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HC, Sessions Court have concurrent jurisdiction in anticipatory bail

HC, Sessions Court have concurrent jurisdiction in anticipatory bail

Mubarik & another vs State of Uttarakhand & others

Uttarakhand HC


Criminal Writ Petition No. 2059 of 2018

About/from the judgment:

The Uttarakhand High Court has, while deciding a reference sent by a single judge, reiterated that “the High Court and the Court of Session have concurrent jurisdiction under Section 438 of Cr.P.C (anticipatory bail)” and that, “it is for the accused to choose the forum and the same cannot be restricted by construing the provision of Section 438 of Cr.P.C. narrowly”.


A bench of Justice Rajiv Sharma and Justice Manoj Kumar Tiwari said: “The principles of Sections 438 and 439 of Cr.P.C. (regular bail) are not para materia”.


The bench was deciding the reference sent by a single judge who doubted the views of a concurrent court which had held that provisions of anticipatory bail are guided by the principles of regular bail and that the provisions of Section 438 of Cr.P.C. were pari materia with Section 439.


While deciding the question, the division bench said, “According to plain language of Section 438 (1) of Cr.P.C, any person who has reason to believe that he may be arrested on accusation of having committed a non- bailable offence, may apply to the High Court or the Court of Session.”


“The principles of Sections 438 and 439 of Cr.P.C. are not para materia. Section 438 of Cr.P.C. is invoked by the accused who believes and is apprehending his arrest on accusation of committing a non-bailable offence. Section 439 of Cr.P.C. enables the High Court or Court of Session to enlarge a person on bail who is accused of an offence and is in custody,” it said.


The bench referred to the Supreme Court’s judgment in Gurbaksh Singh Sibbia etc. vs. The State of Punjab, wherein the court drew a distinction between an ordinary order of bail and an order of anticipatory bail and also held that in order to meet the challenge of Article 21 of the Constitution, the procedure established by law for depriving a person of his liberty must be fair, just and reasonable. Section 438, in the form in which it is conceived by the legislature, is open to no exception on the ground that it prescribes a procedure which is unjust or unfair.


It also referred to the decision of full bench of Himachal Pradesh High Court in Mohan Lal & others vs. Prem Chand & others, wherein it was held that “Once the statute has given a right to a person to choose between the High Court and the Court of Session it is for him to choose the Court. The Parliament having spoken we cannot be wiser”.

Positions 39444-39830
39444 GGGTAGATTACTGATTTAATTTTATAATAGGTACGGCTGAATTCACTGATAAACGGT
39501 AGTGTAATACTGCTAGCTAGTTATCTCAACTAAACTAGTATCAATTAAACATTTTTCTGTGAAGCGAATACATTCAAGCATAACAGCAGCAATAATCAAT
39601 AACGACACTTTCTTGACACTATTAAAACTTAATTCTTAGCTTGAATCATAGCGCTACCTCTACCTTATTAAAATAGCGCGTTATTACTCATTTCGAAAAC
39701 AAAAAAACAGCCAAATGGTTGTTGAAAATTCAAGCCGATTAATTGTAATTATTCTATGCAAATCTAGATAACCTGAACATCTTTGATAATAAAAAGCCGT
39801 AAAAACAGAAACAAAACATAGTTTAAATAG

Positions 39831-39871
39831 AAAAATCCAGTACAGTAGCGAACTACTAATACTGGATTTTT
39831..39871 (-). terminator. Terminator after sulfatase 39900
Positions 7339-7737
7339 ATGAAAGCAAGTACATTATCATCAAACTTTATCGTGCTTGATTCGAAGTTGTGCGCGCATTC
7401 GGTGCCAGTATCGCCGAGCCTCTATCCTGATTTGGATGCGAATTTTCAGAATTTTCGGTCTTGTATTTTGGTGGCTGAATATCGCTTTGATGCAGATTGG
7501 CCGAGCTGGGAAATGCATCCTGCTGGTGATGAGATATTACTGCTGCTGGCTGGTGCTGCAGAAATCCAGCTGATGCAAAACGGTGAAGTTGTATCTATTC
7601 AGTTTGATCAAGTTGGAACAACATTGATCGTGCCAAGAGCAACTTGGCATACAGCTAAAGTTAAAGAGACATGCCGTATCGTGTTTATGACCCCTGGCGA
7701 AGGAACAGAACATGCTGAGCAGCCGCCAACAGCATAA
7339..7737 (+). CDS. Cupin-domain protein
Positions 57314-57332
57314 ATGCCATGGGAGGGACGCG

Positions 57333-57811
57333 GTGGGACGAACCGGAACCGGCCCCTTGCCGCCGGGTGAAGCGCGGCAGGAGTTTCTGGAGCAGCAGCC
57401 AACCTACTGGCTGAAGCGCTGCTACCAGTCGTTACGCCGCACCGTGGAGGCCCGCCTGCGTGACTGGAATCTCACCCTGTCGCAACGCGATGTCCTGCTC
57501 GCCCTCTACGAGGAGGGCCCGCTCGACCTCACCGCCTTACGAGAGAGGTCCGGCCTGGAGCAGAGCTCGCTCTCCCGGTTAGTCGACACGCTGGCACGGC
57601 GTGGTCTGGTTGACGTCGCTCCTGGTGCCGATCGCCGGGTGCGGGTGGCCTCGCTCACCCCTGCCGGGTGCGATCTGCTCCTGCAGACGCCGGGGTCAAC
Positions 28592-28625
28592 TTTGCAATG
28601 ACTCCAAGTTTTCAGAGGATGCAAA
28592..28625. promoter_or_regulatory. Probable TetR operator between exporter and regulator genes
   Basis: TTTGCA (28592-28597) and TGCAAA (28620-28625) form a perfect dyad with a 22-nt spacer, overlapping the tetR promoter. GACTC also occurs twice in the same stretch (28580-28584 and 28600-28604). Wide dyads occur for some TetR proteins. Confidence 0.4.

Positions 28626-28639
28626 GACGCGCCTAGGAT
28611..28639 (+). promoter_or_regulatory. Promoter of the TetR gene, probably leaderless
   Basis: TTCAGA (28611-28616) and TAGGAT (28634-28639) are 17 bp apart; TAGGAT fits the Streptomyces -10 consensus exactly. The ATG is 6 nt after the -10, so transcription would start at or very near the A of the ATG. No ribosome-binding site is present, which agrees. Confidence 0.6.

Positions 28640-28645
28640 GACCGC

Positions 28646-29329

In yet another case titled Y Chendrasekhara Rao & others vs. YV Kamala Kumari & others, the division bench of Andhra Pradesh High Court had in 1993 held that Section 438 CrPC confers power both on High Court and Court of Session to grant anticipatory bail and that denial of right of moving to the high court in the first instance amounts to violation of Article 21 of the Constitution.


Similarly, the Kerala High Court had in the year 2004 held in a case titled Balan vs. State of Kerala, held that “…even under Section 439 CrPC, the Legislature has conferred power to grant bail on the High Court as well as the Court of Sessions. The two provisions do not even remotely suggest that the petition has to be filed before the Sessions Court first and then before the High Court. The power to grant bail has been conferred equally on both the Courts. It is clearly concurrent. The citizen has the opportunity to approach the Court of Sessions and then the High Court. It gives him a second chance to seek bail. However, in a case where he chooses to come directly to the High Court, he cannot be thrown out merely on the ground that he had failed to approach the Sessions Court”.


The Uttarakhand High Court also referred to a recent Supreme Court judgement in case titled Barun Chandra Thakur vs. Central Bureau of Investigation & others wherein the court had held that the act of the respondent in approaching the high court directly for anticipatory bail cannot be faulted when both high court and the court of sessions have concurrent jurisdiction.


Holding that in view of the legal position, the high court and the Court of Session have concurrent jurisdiction under Section 438 of Cr.P.C and it is for the accused to choose the forum, the bench remitted the matter back to the single judge.

Read the Judgment


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